6

I have been doing my PhD for 3 years, and my supervisor has been a real pain. This has made my life like a hell. His behavious includes yelling, bullying, and demeaning me. He has no regards for me and he does not keep the privacy about my work. Since, other people in our group are all from his country, I am the only one with whom he speaks/yells in English, so almost everybody at school is aware of the situation. His bad manners are not limited to this, it is much worse, but I don't want to write about him, rather I want to write about my problem.

I wanted to change my supervisor in earlier stages of my PhD, but the school suggested only one option whose research area was quite different from mine (We work on similar problems but completely different approaches). Also, because my stipend was sponsored by his grant, I had to apply for another scholarship. In the end, I decided to keep working with the same person (ignoring this bad behaviour) and avoid a new unknown situation.

Later in my PhD, I came to know other supervisors at school and started working with them. Though, I kept working with other professors, and I kept my main supervisor notified about what I am doing. He was also happy, because he could see that I am much more productive. However, his behaviour remained the same. Every time that I talk to him, he kills my motivation and self-confidence.

Now that I have finished 3 years, the scholarship has ran out and the supervisor failed to provide me with any financial support. Unlike him, other professors has been really supportive and provided me with some financial support. I still have a thesis to write and I really cannot tolerate his behaviour. I was wondering if changing my supervisor at this stage is a wise decision. What are the drawbacks of this decision?

5
  • Are you asking if it "ethical" which is what you say in the title or if it is "wise" which is what you say at the end of the body. those are two different questions really.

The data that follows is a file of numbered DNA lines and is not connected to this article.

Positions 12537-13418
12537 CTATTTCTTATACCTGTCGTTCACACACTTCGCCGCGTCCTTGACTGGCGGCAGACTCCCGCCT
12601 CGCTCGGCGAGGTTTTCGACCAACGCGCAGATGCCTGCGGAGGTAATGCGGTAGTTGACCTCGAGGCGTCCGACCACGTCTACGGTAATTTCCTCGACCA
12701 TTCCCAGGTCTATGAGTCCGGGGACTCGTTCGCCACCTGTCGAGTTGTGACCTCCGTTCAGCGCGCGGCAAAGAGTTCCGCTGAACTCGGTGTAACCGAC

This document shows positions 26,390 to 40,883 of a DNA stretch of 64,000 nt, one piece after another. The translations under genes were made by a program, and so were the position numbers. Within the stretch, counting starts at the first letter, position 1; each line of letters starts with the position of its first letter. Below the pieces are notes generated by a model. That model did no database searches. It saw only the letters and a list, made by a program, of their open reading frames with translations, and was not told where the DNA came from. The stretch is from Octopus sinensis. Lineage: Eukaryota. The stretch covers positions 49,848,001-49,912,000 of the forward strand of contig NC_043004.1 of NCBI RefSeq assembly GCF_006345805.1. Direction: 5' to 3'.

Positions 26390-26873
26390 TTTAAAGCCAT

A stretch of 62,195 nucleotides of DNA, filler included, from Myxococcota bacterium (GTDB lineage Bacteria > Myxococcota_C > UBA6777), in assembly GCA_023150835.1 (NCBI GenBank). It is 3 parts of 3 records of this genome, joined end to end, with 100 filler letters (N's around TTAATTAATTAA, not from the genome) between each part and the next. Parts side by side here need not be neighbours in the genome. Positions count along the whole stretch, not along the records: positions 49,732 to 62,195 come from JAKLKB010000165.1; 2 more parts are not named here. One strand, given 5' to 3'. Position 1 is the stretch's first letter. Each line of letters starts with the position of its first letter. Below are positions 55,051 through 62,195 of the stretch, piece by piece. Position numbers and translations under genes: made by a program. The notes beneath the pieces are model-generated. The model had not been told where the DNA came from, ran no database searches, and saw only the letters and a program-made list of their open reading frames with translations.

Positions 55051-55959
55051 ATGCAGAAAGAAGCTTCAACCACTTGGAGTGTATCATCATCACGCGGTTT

– virmaior
    Commented Feb 20, 2017 at 1:35
  • @virmaior Thanks, I changed the title and the body.
    – orezvani
    Commented Feb 20, 2017 at 1:46
  • I don't see how that fixes it... Now you're just presenting two different questions in both the title and the body.
    – virmaior
    Commented Feb 20, 2017 at 1:54
  • @virmaior It now contains my main question (wise or not wise). Should I open another question (ethical or not ethical)? Because that one is also important for me.
    – orezvani
    Commented Feb 20, 2017 at 2:02
  • 1
    His behaviours includes yelling, bullying, and demeaning me.Fire him.
    – JeffE
    Commented Feb 20, 2017 at 13:24

3 Answers 3

6

There is no harm to change supervisor if he is not supportive nor encouraging nor friendly. Because in most of the cases, he is the only person whose recommendation you need to get your next position. So first of all, think how much of your present work can be added to your final thesis if you change a supervisor. If you can add more than 50-60% of your present work, then it would be a great decision to work with another good supervisor who is really supportive and interested to work with you. It is not a good idea to change a supervisor, if you plan to do everything from scratch again as it is already passed 3 years.